Egypt's Sisi set to cruise to election victory
21 May 2014, 10:31
Cairo - Having toppled the elected Islamist president and crushed his supporters, ex-army chief Abdel Fattah al-Sisi is expected to sweep next week's election to cap the bloodiest period in Egypt's modern history.
Millions who support the now retired field marshal believe he is tough enough to stamp out the unrest unleashed by the army removing Mohammed Morsi in July, while also reviving the economy.
But true democracy, the ideal millions rallied and fought for in the 2011 uprising that overthrew strongman Hosni Mubarak, might have to wait for a couple of decades, Sisi has said.
Instead, he says he will work hard to restore the economy and law and order, a vague message with enough momentum to coast him to easy victory in the 26-27 May poll.
His only rival is Hamdeen Sabbahi, a leftist politician who says he represents the ideals of the 2011 uprising against Mubarak.
With a failing economy, sporadic unrest and militant attacks, many voters in this country of 86 million people will settle for just stability.
At least 1 400 people have been killed since July in street clashes, including hundreds of pro-Morsi protesters on one day in August.
Militants have also killed almost 500 policemen and soldiers.
"The last months have been geared towards this event," said Issandr El Amrani, the North Africa project director for the International Crisis Group, of the election.
After toppling Morsi, a deeply divisive Islamist who alienated many during his sole year in power, Sisi was lionised for months before finally announcing his candidacy in March.
His campaign, such as it is, has been his track record. Sisi has yet to make a public appearance, appearing once by video conference to supporters at a rally.
"He's a fait accompli - this isn't really an open election," El Amrani said.
His aides say he has real security concerns, after two assassination attempts Sisi has referred to obliquely.
Much of his time is spent at a military-owned hotel where he receives delegations of supporters.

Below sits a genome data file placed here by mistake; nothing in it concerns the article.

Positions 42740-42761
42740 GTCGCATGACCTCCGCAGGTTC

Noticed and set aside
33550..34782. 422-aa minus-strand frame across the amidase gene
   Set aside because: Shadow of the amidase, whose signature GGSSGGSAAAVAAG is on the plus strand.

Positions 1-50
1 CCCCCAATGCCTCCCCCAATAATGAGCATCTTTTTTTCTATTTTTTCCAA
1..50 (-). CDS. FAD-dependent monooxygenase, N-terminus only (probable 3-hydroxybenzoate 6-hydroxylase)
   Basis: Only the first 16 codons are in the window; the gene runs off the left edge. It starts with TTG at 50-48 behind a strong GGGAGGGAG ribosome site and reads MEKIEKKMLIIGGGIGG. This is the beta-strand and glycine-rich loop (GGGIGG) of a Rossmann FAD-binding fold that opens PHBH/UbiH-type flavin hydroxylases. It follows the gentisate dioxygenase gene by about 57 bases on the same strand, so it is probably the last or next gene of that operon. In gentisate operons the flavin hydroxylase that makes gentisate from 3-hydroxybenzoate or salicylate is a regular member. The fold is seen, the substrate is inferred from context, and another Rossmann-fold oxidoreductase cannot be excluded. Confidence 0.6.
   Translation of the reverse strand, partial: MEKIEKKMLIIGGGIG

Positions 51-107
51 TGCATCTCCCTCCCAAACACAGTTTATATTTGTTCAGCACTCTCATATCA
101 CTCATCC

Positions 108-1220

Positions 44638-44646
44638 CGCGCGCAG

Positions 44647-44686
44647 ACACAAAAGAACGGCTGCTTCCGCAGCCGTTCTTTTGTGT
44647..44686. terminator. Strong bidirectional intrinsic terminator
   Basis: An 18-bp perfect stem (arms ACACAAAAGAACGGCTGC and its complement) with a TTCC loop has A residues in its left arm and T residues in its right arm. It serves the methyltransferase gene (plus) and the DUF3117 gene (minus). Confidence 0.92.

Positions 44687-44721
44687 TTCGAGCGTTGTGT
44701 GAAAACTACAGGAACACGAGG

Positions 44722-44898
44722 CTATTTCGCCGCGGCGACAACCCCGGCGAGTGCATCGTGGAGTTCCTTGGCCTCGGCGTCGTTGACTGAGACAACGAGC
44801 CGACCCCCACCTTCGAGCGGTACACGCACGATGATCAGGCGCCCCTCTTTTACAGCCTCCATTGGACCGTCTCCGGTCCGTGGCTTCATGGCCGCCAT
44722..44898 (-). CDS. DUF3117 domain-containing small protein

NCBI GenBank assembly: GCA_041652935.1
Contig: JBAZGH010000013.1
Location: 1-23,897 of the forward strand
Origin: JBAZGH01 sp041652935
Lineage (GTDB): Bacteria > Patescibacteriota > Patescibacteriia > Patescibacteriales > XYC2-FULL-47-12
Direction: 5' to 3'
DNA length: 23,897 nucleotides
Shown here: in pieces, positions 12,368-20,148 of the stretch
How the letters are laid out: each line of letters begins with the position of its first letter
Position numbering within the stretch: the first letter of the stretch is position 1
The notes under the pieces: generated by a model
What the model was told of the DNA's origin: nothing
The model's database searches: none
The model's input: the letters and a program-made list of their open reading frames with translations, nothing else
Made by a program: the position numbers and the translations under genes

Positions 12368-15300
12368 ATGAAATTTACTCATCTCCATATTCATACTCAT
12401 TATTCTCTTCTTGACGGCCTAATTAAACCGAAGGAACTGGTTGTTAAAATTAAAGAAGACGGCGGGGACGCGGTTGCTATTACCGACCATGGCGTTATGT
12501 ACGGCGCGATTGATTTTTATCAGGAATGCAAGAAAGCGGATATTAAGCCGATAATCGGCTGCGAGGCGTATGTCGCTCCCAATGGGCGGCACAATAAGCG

Sisi chose choreographed interviews, all but one to friendly Egyptian media, in which he declined to elaborate on his election programme.
"There are timetables for projects," he said of his economic plans in one television interview.
"Did you ever hear of a five-year plan, or a one-year plan, detailed? We don't want to forget about national security."
Such hazy messaging has already drawn some criticism, even in newspapers that support him.
"Sisi has to realise that at some point, the Wizard of Oz's faithful discovered his truth," wrote one columnist for the privately owned Al-Masry al-Youm newspaper.
Sisi has indicated he would not rush though drastic subsidy cuts to food and fuel, which would be likely to spark further unrest. But he has also indicated he would not tolerate protests.
"What tourist would come to a country where we have demonstrations like this?" he told Egyptian newspaper editors.
"You write in the newspaper, 'No voice is louder than freedom of speech!' What is this?" he asked.
Sisi has also pledged that Morsi's Muslim Brotherhood, blacklisted as a terrorist group after the Islamist's ouster, will not exist during his presidency.
With Morsi and much of the Muslim Brotherhood leadership in prison, along with some 15 000 others detained in the crackdown, there seems little hope of compromise.
Pro-democracy activists who spearheaded the anti-Mubarak revolt have also been jailed.
"There is no reason to think that the man who is one of those behind one of the greatest periods of repression in recent Egyptian history is interested in democratic reform," El Amrani said.
Sisi has himself indicated he does not believe the country is yet ready, telling the Egyptian editors it could take "20 to 25 years to achieve true democracy".